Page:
When deciding if the car is a total loss, the insurer will also take the salvage value into account. The amount that the insurer could sell the vehicle is the salvage value. It’s common for these values to not be high. There’s also the possibility that the salvage value is set because all the vehicle is good for is scrap metal. On a less expensive car, people may not want its scraps or parts. However, if an expensive luxury vehicle is totaled, the scraps or parts will probably be sold to someone looking to fix up a car or is looking for parts from a specific make and model.
What Are Your Options After Total Loss?
If the insurance company says your car is totaled, then you will receive the actual cash value for it. An appraiser will determine the value.
However, you can buy your car back from the insurers. In this situation, they’ll pay ACV minus your deductible and what your car could have made from a salvage yard. Once it’s back in your possession, you’re going to have to pay for repairs and getting it back to being road ready. You should know that this may be difficult because the car now has a salvage title. Finding insurance for this vehicle may not be as easy because of all the car has been through.
If you do fix the car up, it will also have a rebuilt title in addition to a salvage title. Depending on the quality of rebuilding the car, you may have trouble finding potential buyers if you ever wish to sell it. They may be wary of the car’s quality and its value will be significantly less than what you paid for it.
But what happens when the insurance company says your car is totaled but you think it’s an unfair assessment? You can contest this. You’re going to want legal professionals on your side who will help you fight this. It’s possible that you were below the 75% threshold but the insurance company still said your car was a total loss.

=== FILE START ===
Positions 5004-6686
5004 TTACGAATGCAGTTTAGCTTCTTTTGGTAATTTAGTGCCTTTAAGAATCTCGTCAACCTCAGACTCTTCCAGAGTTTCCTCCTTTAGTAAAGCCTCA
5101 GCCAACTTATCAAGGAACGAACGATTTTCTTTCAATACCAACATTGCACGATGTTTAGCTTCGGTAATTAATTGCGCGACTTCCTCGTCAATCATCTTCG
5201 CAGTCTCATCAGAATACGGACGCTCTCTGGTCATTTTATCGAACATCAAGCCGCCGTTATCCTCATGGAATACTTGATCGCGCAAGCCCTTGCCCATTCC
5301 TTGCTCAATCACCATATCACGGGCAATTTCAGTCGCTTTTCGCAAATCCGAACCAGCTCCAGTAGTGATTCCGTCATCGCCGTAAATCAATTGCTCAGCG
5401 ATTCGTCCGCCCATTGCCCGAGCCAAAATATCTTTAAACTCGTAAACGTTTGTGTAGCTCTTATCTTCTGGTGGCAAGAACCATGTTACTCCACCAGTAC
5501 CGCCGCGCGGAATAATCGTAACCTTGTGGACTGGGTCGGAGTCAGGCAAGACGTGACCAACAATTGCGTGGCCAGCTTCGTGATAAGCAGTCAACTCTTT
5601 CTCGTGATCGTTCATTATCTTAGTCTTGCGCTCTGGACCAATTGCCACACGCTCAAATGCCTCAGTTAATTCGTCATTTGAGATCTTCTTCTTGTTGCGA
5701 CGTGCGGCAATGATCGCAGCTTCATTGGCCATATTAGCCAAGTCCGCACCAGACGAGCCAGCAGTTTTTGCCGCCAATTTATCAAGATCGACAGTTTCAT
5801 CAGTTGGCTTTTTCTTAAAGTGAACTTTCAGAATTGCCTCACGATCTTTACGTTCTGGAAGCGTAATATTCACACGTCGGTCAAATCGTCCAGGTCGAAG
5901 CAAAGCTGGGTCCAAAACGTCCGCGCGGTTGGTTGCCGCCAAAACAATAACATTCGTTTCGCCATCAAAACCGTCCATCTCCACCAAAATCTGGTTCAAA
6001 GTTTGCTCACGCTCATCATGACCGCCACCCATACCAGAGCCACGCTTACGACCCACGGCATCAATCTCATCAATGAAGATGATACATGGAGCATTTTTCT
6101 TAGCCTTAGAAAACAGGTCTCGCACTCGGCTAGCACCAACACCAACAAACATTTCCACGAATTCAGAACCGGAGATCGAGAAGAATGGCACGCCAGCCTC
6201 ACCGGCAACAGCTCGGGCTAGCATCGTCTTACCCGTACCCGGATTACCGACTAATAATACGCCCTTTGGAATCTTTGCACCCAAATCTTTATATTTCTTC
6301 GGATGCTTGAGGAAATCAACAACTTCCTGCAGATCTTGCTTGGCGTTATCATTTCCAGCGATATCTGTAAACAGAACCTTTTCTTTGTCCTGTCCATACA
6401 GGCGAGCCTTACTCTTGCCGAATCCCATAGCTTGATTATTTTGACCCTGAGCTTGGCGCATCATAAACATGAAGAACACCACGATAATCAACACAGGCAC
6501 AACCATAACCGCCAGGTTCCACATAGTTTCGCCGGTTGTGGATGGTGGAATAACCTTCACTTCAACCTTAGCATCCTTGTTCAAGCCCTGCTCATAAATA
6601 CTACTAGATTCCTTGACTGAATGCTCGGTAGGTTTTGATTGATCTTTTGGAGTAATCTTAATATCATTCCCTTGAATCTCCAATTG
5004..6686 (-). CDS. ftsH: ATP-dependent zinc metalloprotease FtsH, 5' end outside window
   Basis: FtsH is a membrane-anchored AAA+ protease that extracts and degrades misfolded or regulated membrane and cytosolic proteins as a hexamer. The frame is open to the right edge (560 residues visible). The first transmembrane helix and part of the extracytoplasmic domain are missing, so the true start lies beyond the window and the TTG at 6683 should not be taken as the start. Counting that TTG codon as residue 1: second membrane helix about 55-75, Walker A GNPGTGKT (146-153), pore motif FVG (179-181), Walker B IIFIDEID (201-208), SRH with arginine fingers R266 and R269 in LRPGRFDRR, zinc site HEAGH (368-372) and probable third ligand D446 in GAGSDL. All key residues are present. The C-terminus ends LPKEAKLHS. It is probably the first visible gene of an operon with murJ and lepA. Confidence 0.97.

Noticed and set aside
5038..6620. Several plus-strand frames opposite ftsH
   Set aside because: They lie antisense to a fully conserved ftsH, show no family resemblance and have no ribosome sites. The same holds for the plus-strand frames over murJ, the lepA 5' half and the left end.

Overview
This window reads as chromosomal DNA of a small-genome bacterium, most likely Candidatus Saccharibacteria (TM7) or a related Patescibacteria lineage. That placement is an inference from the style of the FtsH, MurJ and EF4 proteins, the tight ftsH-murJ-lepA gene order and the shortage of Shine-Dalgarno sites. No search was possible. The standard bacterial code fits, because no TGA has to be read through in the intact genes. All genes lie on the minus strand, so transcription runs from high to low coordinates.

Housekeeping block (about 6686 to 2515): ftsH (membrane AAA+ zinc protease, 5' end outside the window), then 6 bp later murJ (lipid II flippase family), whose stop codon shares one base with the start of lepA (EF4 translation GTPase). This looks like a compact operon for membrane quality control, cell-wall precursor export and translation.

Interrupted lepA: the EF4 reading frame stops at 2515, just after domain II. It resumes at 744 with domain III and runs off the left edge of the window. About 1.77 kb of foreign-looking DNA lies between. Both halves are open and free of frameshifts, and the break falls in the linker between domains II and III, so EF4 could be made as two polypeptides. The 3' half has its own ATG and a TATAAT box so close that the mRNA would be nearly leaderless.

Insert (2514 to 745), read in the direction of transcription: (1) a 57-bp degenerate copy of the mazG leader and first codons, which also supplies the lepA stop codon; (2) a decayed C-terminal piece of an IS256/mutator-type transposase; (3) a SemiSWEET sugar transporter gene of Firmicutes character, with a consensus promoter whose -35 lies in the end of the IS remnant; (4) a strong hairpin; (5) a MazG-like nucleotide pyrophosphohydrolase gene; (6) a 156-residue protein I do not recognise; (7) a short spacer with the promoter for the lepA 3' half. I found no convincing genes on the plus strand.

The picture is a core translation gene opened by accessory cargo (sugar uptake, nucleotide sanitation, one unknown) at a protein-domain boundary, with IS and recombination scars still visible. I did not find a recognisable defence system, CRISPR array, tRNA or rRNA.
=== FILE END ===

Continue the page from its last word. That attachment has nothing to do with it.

It’s important to know that repairing your vehicle can take a lot of financial effort after it’s been called a total loss, but if you think that your car shouldn’t have been totaled, then you can fight their decision. Your lawyer will need a lot of evidence to show that your car was worth more than the insurance company said. This may happen if you gave the car significant upgrades and kept it in pristine condition.
From there, another appraiser will look at your car and determine its value. They may have a different number than what the insurance company found. Then, your lawyer can start fighting for your rights.
The Law Office of Todd W. Burris Can Help
If you feel like your insurance company gave you an unfair deal, you don’t have to accept it. Insurance companies always care most about their bottom line and this may mean you’re getting less than you deserve. We won’t let that happen.
The Law Office of Todd W. Burris has helped countless people get the justice they deserve. We’ll stand up to insurance companies that are merely trying to save as much of their money as possible at the expense of your property. Give us a call today and we can get started on your case.